What separates an early adopter and a ‘laggard’? Laggard is a weird word, I know.
“They’re [early adopters] innovators and early adopters; a.k.a. people willing to try new stuff, even if it’s buggy or feature-poor. They’re a different breed from everyone else; they buy things differently, they have different motivations, they have different budgets. These are the people who line up at the Apple store to try the new, latest thing even when they know the first generation will have a lot of problems. They don’t care. The early majority, on the other hand, is much more conservative. They want to see reviews, get on the phone with you, and wait until they see someone else using your product. When they make a purchase, teams of people are involved in the decision” 
I’m always thinking about how to reach the unengaged. The uninterested. The laggards, if you will. It’s in my DNA to ‘reach’ people, to get through, to break down walls, and really connect. So, I wonder, how can we incentivize the seemingly tough-to-adopt? Are there specific techniques we can use to “Cross the Chasm”, a concept that was discussed in class earlier this month. In doing some research, it looks like there are some simple methodologies to reach “a laggard”, but it all depends on the degree of ‘pain’ or ‘need’ they have for the product itself; so for this instance and the sake of discussion, let’s assume that it’s high.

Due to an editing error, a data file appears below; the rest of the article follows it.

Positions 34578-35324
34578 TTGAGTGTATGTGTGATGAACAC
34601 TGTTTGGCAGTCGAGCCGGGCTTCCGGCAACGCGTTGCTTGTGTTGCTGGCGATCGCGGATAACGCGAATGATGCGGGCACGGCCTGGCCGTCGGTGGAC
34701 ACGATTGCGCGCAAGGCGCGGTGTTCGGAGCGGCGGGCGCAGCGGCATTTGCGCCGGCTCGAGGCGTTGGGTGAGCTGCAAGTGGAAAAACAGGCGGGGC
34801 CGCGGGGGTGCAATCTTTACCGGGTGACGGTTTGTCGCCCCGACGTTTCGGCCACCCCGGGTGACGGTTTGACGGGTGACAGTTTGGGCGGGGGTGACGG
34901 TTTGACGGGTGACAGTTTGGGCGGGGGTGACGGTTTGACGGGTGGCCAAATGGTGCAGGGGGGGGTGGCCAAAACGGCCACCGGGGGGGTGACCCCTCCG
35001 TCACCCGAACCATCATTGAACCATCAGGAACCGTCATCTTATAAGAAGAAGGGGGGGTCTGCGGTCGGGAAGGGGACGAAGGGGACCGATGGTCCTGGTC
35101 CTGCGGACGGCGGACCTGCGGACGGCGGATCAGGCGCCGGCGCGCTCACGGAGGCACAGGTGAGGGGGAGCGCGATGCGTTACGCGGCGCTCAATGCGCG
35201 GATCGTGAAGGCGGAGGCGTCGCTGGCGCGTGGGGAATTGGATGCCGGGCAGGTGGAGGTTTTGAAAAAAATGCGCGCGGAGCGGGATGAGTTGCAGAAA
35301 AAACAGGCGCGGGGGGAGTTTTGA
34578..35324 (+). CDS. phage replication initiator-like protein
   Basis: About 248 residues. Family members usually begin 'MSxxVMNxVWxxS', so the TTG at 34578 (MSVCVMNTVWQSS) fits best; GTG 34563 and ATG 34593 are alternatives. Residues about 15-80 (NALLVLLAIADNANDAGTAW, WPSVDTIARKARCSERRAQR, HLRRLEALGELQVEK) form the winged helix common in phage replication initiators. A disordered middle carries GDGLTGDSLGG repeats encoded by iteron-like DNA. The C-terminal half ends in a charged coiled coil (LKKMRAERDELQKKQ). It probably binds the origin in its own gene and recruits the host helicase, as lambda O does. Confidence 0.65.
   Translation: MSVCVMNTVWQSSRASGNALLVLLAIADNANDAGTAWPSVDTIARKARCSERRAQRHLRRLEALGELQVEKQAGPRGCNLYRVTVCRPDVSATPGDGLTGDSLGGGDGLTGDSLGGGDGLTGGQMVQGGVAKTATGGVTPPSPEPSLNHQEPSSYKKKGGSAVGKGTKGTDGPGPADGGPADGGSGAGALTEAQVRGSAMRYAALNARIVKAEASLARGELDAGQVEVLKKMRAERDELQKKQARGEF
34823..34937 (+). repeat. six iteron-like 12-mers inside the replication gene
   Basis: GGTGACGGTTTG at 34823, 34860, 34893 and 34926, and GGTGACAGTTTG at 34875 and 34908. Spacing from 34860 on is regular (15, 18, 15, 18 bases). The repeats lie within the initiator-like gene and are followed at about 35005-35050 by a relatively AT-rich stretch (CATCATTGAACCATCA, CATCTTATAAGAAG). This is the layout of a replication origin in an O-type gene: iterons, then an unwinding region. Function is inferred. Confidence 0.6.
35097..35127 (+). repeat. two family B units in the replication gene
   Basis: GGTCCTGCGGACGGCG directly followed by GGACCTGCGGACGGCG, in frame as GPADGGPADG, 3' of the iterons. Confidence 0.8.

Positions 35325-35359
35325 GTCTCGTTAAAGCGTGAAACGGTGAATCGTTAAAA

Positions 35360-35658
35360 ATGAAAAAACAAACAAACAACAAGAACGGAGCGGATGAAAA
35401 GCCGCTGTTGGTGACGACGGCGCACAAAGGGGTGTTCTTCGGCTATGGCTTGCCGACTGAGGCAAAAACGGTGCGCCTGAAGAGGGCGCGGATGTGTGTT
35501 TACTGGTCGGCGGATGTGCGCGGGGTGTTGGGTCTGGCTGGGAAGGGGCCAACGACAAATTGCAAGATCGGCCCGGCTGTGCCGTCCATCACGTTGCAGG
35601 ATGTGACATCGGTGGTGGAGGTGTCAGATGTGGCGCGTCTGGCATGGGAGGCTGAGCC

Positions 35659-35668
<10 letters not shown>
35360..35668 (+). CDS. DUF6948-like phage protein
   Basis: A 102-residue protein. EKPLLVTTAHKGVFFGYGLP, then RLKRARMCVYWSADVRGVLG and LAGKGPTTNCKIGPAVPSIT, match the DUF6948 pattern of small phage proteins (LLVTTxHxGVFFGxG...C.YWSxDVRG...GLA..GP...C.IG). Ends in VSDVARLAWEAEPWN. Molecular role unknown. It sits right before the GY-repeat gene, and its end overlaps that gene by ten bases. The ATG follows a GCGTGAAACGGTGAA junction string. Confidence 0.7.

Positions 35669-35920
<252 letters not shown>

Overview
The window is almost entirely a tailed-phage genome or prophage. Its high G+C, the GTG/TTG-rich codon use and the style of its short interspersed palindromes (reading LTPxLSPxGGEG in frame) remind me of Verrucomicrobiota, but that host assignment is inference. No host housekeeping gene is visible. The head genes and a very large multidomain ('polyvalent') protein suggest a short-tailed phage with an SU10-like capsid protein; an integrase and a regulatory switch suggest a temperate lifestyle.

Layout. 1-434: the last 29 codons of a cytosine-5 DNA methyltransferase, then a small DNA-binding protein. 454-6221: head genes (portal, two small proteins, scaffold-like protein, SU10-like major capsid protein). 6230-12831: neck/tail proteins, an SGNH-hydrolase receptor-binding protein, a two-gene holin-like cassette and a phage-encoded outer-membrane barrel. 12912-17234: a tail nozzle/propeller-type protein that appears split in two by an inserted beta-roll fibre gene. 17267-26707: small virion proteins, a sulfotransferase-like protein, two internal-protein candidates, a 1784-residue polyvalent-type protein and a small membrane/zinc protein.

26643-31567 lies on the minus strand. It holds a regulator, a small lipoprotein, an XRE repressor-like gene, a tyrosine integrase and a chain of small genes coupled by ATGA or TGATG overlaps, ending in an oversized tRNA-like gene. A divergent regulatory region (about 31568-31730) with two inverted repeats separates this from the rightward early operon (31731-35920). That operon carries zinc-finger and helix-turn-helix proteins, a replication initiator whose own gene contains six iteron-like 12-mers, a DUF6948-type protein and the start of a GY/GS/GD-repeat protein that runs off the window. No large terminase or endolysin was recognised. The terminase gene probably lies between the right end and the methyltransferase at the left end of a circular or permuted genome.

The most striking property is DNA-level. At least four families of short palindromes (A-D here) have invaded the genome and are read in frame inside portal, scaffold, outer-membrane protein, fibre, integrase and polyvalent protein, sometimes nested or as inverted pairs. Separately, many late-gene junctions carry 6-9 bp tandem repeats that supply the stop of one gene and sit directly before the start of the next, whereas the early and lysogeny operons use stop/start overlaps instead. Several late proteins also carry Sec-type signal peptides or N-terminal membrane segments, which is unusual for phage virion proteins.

If the need is high, but the adopter is a “laggard” (ugh, still do not like this word), we ought to consider the following:
- Make sure your messaging is easy clear and easy to understand (why: you’re going after a more conservative, attention-poor person)
- Make sure you feel like a safe option (why: they have reputations to uphold and people to report to)
- Compare and contrast your product to other options that they recognize (why: it helps buyers understand which budget dollars you’re going after; it’s likely they’ve never heard of you, so it’s good to be paired or teamed up with like-minded products) (for example, “Box did a great job of this by comparing and contrasting itself against Sharepoint (enterprise features) and Dropbox (B2C ease of use” )
It’s fascinating to think about what clarity, safety, and familiarity can do to help inform someone’s decision to buy (or perform an action). Can we do this with honesty and integrity? Do people need more? If so, of what?